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texas is even getting some moisture from barry as well. look at the widespread rain totals that have already fallen. we talked about widespread 5 to 10 inches. we're not there yet. we've been looking at rainfall totals of upwards of 4 to 6 inches. you have to keep in mind, 4 to 6 inches may not sound like a lot but the ground is already saturated. it's going to be runoff and we'll keep adding to that as well. here's the radar. you have heavy bands making their way into jackson, mississippi. a heavy band to the west of baton rouge, to the west of morgan city. baton rouge and morgan city dry at the moment, until that rain begins to shift and slide into those communities. we expect widespread amounts of 5 to 10 inches of rain out of this storm. some areas, especially if you get into the heavier feeder bands, as they're called, you
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could see an excess of foot before the rain pulls out. and the convection is still offshore. that will move onshore, bringing with it the potential of rotating storms. the track itself is moving incredibly slow. right now just a few miles more than it was yesterday. we averaged only a 5-mile-per-hour range yesterday. today up to 8 miles an hour. a normal person rides a bike at an average of 9 1/2 miles an hour. you could ride a bike faster than this storm is moving. with that you still have gusty winds and 150,000 people without power in louisiana alone. >> that's a lot to think about and a lot to remember as we hunker down and wait for the rest of this, the fact that 70% of the moisture is still in the gulf. thank you. a lot we'll keep an eye on here. another thing i want to point out as we talk about flooding in
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baton rouge, a lot of people in this area thinking back to three years ago when there was major flooding in 2016 and that's influenced a lot of the decisions made in preparation for both this storm and the floods that could come after. christi? >> i guess that's the one way that serves us, we know how to prepare, you you would think we would know how to prepare after going through something like that. we want to take a moment to show you this report from our affiliate wvue. they were on the scene as locals were rescuing horses from floodwaters in terre bone parish. >> it's too deep. . horses are up to the top of their neck as they tried to swim through this area. as we talked to the owner, he's on that boat right there. most of the waters have spared residence but they're coming up to the back of people's'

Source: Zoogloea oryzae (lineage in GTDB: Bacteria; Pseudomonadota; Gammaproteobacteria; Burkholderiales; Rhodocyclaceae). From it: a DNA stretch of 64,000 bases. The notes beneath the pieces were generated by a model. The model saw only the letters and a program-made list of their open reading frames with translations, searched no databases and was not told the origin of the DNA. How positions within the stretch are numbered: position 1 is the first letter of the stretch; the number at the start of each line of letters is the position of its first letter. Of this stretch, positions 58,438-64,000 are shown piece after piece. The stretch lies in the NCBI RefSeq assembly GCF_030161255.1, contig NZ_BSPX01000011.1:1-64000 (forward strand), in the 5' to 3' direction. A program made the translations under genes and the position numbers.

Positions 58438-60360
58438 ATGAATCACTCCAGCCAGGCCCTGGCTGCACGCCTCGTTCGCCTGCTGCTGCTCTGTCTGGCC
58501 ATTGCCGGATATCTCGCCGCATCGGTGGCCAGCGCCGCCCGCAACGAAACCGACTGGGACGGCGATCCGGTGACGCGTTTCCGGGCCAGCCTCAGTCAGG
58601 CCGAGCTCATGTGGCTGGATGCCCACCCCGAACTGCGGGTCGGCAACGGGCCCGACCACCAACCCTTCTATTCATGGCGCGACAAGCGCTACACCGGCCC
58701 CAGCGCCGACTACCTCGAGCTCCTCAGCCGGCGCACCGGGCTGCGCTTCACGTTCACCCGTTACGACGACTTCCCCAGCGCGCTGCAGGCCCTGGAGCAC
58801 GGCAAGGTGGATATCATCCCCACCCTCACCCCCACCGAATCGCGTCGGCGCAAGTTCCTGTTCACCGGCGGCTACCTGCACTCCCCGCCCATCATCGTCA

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properties. that's shawn right there. they're going to try to herd the horses out. they don't have names but he certainly wants them to be high and dry. i think they'll be much happier once they come out. oh, wow, that was a hairy situation for a few moments there. they weren't certain how they were going to get those horses out. they were being very stubborn. we'll go ahead and see if we can talk to shawn again and see what that was like because now you have the horses, they're safe and sound. nothing to worry about. they look like they're going to be in a much better situation especially high and dry. i want to back away because i don't want to spook them. they see that blue jacket. maybe they're spooked by that. we'll get them out of there. they'll load that boat back up. thanks to good samaritans helping out. incredible work there. >> just glad everybody is okay there. so this morning the other big story we're watching is i.c.e.
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agents fanning out in nine cities across the u.s., rounding up undocumented workers. >> coming up, a live report from chicago where that community is helping to pledge those who are being targeted. ple think a buttn is just a button. ♪ that a speaker is just a speaker. ♪ or - that the journey can't be the destination. most people haven't driven a lincoln. discover the lincoln approach to craftsmanship at the lincoln summer invitation. right now, get 0% apr on all 2019 lincoln vehicles plus no payments for up to 90 days. only at your lincoln dealer. plus no payments for up to 90 days. thanks for the ride-along, captain! i've never been in one of these before, even though geico has been- ohhh. ooh ohh here we go, here we go. you got cut off there, what were you saying? oooo. oh no no. maybe that geico has been proudly serving the military for over 75 years? is that what you wanted to say?